The Theme Of Degradation In Mary Shelley's Frankenstein

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Society has become known for turning people who are not physically attractive into social outcasts. Movies, television shows, and even books portray the popular and well-liked characters as attractive and the smart and unattractive as the socially awkward. This problem has not just appeared out of nowhere, it has been included in novels dating back to the 1800s. In 1818 Mary Shelley, wrote Frankenstein a gothic novel that discusses rejection due to appearance. In Mary Shelley’s novel Frankenstein, the theme of rejection is portrayed throughout the book in numerous elements such as setting, tone, allusion. One of the elements Shelley uses to describe the theme of rejection is setting. Throughout the book whenever rejection occurs the setting…show more content…
In several parts of the book either the monster or Victor himself is referring or comparing themselves to stories from the Bible. The monster often refers to the Bible when discussing his rejection to Victor. When Victor first sees the monster before he explains his side of the story to Victor the monster tells Victor, “I ought to be thy Adam; but I am rather the fallen angel, whom thou drivest from joy for no misdeed”(pg. 70). The monster is comparing Victor to God and himself to Adam because God created Adam just like Victor created the monster. When the monster says that he should be like Adam, but instead is seen as the fallen angel, he means that like Adam the monster should be loved by his creator, but is cast away like the fallen angel was from heaven and seen as evil. Instead of seeing the good and love in the monster all Victor sees is the horror appearance and rejects him which turns the monster to evil. Victor alludes to the Bible once more in this section of the book. When the monster approaches him he calls the monster “devil” and is disgusted in thinking the monster would come to him to talk, “do you dare approach me? And do not you fear the fierce vengeance of my arm wreaked on your miserable head?” (pg. 69). Again Victor tries to reject the monster solely on his appearance. In addition to comparing him to the devil again, Victor also compares himself to God. Victor threatens the monster by saying he…show more content…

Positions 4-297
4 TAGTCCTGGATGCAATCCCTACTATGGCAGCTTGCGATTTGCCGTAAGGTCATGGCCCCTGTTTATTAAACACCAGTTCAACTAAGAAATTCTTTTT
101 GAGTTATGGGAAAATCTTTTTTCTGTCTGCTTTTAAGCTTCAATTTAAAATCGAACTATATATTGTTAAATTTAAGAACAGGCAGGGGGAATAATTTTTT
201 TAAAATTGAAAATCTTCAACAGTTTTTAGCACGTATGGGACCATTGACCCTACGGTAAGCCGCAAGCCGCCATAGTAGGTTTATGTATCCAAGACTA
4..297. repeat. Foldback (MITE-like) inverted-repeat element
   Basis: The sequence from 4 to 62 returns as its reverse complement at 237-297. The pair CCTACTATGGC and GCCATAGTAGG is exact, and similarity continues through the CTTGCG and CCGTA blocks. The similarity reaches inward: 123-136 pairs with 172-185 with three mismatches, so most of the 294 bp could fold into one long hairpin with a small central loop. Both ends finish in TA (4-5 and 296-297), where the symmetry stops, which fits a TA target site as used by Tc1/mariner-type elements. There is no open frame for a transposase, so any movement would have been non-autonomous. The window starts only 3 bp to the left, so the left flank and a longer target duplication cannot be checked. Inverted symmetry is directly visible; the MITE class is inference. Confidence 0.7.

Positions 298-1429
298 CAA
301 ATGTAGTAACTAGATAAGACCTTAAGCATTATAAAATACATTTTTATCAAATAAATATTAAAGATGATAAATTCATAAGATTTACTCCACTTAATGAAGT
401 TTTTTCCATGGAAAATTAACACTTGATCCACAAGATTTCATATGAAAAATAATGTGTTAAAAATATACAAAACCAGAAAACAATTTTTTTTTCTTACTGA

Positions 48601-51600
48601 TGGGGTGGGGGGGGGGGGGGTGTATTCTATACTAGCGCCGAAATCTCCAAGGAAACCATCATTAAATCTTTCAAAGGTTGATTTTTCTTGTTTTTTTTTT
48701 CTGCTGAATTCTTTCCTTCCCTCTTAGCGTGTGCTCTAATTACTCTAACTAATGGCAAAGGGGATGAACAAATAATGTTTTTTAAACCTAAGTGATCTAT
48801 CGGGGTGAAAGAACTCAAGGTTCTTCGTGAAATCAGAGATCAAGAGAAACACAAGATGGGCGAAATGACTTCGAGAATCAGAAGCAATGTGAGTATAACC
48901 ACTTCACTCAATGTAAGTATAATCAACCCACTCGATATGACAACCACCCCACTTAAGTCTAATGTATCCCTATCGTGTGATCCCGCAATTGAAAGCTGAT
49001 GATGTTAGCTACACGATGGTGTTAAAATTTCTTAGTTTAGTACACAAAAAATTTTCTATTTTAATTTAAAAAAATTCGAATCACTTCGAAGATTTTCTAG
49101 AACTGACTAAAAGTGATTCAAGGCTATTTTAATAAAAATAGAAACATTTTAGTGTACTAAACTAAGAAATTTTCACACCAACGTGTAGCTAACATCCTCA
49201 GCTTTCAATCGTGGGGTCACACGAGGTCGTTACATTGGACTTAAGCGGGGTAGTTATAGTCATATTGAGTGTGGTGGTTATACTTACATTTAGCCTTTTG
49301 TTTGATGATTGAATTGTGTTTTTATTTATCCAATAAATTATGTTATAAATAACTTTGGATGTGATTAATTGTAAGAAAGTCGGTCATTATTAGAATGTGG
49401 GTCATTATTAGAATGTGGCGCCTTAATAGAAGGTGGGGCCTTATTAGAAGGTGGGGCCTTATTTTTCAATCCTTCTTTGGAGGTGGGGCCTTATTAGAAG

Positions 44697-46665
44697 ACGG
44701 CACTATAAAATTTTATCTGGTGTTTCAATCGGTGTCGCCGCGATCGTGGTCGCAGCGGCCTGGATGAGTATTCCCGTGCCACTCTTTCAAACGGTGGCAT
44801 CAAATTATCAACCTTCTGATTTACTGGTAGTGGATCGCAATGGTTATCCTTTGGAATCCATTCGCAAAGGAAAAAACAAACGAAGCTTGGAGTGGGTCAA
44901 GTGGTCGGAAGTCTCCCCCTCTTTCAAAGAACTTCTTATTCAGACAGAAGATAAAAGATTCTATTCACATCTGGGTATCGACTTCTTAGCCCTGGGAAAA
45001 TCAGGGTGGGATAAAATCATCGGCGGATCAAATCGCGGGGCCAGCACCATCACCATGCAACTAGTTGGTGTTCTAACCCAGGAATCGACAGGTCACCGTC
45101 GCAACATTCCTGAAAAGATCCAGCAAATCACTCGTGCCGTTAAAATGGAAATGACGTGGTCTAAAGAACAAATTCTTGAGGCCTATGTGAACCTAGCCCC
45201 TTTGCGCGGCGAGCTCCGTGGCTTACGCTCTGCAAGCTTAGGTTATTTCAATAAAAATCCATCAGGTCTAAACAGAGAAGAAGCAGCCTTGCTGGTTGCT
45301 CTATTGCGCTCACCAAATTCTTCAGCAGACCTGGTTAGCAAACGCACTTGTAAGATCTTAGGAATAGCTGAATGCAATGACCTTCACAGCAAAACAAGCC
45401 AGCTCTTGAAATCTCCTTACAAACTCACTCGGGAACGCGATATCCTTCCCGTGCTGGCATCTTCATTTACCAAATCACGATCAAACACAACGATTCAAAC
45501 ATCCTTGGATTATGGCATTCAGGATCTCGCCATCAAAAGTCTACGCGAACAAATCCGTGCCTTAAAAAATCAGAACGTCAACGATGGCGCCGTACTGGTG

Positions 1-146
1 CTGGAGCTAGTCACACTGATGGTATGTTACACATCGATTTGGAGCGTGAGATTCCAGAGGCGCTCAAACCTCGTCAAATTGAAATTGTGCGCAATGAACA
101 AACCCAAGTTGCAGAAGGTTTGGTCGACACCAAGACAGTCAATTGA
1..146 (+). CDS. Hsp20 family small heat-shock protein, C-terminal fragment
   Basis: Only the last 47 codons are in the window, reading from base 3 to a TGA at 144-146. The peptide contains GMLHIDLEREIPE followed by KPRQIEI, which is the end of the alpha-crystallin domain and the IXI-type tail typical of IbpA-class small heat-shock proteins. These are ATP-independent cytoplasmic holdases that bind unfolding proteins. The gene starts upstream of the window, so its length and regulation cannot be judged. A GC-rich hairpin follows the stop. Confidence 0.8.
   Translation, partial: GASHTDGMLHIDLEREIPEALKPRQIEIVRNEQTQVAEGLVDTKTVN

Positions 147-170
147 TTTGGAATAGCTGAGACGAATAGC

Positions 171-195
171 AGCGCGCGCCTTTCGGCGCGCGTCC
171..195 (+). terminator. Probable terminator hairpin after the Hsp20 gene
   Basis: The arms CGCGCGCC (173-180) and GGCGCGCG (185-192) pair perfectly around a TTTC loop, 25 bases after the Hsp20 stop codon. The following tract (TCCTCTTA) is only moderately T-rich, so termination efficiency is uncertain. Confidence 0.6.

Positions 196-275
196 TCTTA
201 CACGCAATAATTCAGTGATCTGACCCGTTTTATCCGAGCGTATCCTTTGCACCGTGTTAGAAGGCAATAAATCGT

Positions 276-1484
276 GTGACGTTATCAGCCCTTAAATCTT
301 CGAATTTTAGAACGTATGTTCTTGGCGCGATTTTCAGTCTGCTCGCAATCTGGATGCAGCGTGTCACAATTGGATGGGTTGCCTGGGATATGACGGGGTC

The monster in the story keeps reliving the rejection first introduced to him by his creator Victor. This relates to the way society stands today on the concept of physical appearance dominating media. Media such as television, music videos, and movies have given most youth an unrealistic imagination of what is attractive and beautiful and shunning people who are considered unattractive. Although this problem is more evident today, this problem has been hanging around society for
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